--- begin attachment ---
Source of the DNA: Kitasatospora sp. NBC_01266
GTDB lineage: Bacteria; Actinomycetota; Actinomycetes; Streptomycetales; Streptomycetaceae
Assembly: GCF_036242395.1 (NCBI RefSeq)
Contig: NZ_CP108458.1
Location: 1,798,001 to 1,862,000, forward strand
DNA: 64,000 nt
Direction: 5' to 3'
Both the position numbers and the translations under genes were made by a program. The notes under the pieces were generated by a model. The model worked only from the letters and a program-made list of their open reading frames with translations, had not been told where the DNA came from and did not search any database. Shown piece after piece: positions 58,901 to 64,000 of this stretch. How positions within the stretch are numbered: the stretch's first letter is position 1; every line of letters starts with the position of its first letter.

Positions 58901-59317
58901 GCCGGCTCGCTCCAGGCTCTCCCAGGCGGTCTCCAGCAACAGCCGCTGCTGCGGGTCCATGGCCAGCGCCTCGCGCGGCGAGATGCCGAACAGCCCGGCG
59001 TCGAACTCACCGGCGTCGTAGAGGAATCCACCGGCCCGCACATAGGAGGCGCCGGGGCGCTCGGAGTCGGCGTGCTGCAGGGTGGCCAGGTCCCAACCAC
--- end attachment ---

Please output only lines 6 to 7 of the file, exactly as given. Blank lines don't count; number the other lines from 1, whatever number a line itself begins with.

DNA: 64,000 nt
Direction: 5' to 3'